Scoring Your Credit
The road to home ownership doesn't start with getting pre-approved for a loan or with choosing a real estate agent. In reality, the home buying process begins with your finances. Saving your money for a down payment is great, but if you don't have an acceptable credit score to reinforce it, you could end up renting longer than you expected in Fall River until your score improves.
A FICO score is a review of your years of credit history based on a model developed by Fair Isaac and Company. Most people traditionally have a score of 650, but scores range from 300 to 850. Job loss has been common in the last few years, but FICO scores aren't necessarily adjusted "on a curve." A low score is just that and often means you can't get a loan. Some of the pieces in calculating your FICO score include:
- Types of Credit — Do you have a healthy mix of loans and credit cards?
- Payment History — How many late payments have you made?
- Credit to Debt Ratio — How much do you owe versus your available credit?
- Credit Inquiries — How many times has your credit history been accessed by someone other than you?
When you apply for a mortgage or any other loan, lenders want to make sure that extending a loan to you isn't a problem. Your FICO score gives lenders a view of what type of borrower you are solely because of your credit history. You'll need a score of at least 740 to get a decent interest rate. If your score is less than that, you can still qualify for a loan, but the interest accumulated over time could be more than double the amount of an individual having a higher credit score.
We're used to working with all levels of credit scores. Call us at (508) 646-4777 and we can help you get on the right track to the home of your dreams.
There are plans to raise your score. Improving your FICO score takes time. It can be hard to make a significant stride change in your FICO score with quick fixes, but your score can improve in a year by keeping tabs your credit report and by using credit extended to you to raise your score, instead of ruin it. The best way to do this is to know your FICO score. You'll improve your credit score by using these helpful hints:
- Spread your debt around. At first, this doesn't seem like a good idea. But, you don't want to have one card that is at the limit and have your remaining cards at a zero balance. It's better to have each of your cards at about less than 40% of their credit limit than to have all of your debt taking up the balance one card.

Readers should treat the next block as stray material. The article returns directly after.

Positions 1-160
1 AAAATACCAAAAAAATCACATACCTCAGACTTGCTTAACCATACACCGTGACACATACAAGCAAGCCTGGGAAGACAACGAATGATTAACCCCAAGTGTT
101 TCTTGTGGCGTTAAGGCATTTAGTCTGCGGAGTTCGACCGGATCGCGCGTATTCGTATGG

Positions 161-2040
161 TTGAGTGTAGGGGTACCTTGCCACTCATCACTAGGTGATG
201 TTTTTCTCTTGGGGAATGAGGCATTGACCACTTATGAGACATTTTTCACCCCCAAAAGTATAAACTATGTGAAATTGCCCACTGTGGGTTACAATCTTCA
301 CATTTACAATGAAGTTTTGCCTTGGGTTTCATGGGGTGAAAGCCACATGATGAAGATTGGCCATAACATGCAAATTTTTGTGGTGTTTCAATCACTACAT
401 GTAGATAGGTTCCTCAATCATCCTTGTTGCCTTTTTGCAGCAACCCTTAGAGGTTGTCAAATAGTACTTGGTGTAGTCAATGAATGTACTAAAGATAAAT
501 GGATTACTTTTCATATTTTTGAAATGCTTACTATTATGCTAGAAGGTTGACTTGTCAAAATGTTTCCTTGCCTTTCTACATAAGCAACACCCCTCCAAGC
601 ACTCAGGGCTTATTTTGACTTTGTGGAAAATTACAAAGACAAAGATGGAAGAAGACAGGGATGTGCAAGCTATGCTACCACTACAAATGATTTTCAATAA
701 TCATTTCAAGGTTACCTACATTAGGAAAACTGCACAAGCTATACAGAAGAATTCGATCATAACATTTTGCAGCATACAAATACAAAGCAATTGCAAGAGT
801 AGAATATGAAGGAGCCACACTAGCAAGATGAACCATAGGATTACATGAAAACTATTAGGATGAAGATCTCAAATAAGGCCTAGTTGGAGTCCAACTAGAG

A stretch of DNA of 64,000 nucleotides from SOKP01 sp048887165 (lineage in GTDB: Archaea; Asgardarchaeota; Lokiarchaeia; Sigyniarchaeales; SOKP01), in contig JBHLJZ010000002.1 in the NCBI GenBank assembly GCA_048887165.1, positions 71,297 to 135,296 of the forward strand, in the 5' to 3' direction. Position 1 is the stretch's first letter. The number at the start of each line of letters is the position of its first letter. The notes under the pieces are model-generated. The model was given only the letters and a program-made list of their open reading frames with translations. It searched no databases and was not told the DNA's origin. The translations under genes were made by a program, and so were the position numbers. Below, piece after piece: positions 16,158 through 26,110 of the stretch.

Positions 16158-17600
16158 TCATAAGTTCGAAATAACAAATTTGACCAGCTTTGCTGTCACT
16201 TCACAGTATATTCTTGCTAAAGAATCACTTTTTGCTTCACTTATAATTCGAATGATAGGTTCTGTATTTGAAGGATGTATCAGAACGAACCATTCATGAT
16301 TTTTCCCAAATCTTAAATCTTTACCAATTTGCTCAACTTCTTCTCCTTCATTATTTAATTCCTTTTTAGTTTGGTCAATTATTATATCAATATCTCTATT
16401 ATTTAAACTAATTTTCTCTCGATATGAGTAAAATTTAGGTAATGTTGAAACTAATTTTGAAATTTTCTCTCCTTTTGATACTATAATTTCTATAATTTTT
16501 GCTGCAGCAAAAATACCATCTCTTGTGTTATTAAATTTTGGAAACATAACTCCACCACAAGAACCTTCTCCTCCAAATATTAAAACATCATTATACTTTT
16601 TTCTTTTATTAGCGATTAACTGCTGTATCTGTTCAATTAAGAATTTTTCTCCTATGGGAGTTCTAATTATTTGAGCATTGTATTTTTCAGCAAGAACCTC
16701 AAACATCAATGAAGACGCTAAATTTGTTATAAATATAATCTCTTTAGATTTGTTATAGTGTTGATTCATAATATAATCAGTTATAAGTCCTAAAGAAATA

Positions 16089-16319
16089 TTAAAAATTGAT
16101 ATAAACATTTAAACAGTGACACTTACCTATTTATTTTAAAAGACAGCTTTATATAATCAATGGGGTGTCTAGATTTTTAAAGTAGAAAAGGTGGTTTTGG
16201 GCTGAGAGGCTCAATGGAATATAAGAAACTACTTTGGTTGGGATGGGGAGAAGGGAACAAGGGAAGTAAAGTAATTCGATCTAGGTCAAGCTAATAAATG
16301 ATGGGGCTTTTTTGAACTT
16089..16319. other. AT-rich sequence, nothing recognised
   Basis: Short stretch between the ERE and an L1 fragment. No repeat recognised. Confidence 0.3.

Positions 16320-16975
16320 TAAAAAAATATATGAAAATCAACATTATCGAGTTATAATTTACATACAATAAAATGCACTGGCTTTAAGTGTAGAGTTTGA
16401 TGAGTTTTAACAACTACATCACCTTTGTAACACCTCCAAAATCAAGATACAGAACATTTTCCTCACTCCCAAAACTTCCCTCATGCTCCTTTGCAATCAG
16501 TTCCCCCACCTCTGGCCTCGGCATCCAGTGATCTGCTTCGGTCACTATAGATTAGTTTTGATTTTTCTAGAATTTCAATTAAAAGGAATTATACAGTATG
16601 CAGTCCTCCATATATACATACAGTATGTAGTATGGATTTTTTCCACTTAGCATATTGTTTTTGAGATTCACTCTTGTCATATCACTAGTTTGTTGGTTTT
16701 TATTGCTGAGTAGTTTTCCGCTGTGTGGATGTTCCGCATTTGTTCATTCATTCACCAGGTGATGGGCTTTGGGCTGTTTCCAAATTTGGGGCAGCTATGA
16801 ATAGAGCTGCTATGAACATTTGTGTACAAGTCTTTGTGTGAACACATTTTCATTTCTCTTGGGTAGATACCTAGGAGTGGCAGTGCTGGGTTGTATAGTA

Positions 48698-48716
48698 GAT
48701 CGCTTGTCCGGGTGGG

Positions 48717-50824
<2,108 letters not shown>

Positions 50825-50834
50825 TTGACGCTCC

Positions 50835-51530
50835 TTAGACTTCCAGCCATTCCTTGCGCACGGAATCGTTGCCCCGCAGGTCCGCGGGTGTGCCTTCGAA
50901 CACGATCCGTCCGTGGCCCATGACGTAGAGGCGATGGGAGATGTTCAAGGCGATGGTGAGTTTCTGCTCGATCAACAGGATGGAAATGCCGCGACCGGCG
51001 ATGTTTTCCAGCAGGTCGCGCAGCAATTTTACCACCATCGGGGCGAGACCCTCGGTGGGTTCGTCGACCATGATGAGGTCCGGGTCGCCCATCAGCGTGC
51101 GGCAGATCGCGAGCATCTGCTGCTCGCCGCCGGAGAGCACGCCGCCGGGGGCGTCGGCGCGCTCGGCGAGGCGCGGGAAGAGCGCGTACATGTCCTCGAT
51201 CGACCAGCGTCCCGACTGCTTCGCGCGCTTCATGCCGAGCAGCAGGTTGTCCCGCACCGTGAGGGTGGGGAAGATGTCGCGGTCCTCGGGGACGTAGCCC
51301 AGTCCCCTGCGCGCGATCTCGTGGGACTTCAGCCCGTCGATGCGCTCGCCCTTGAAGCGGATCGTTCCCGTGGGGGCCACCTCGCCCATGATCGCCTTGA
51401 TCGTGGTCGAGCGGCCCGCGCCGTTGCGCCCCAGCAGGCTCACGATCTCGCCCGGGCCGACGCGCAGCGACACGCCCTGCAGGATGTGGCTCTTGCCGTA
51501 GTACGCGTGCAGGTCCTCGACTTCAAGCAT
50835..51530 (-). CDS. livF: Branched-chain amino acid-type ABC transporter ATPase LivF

- Apply for service station cards or store credit. For those who have no credit or less-than-stellar credit, chain store credit cards and gas credit cards are ways to begin your credit history, increase your credit limits and stay on top of your payments, which will raise your credit. You must always avoid holding a high balance for too long because these types of cards more than likely have a higher interest rate.
- Don't let your cards get dusty. Whether you're just getting started with credit, or if you've got older cards, be sure to use your cards so that your accounts stay active. But, pay them off in one or two payments.
- Pay on time. Delinquent payments instantly drop your credit score. It's where people who have recently been unemployed see the biggest hit in their credit score. Yes, it takes longer to build up your credit this way, but it's the most reliable way to show that you're responsible enough to make payments to a lender.
- Ensure that your credit history is correct. If you discover mistakes on your credit report, write to the bureau asking that the item be removed. If you have a common name or the same name as a family member, you'll want to pay extra attention to make sure the activity reported is correct.
Knowing the ways you can build up your credit score, you're one step closer to becoming a homeowner. Keep in mind that when you're ready to apply for a loan to purchase a house, you'll want to keep your credit inquiries within a two-week window to avoid damaging your credit score. With the help of E Z Home Search Real Estate Inc., shopping for a mortgage can be a stress-free experience so you, too, can achieve home ownership.
To learn more, visit myFICO.com, Fair Isaac's informational site and you can review all of your credit reports for free each year at annualcreditreport.com. And, for a small payment, you can get your FICO score from each bureau on their websites: equifax.com, experian.com and transunion.com.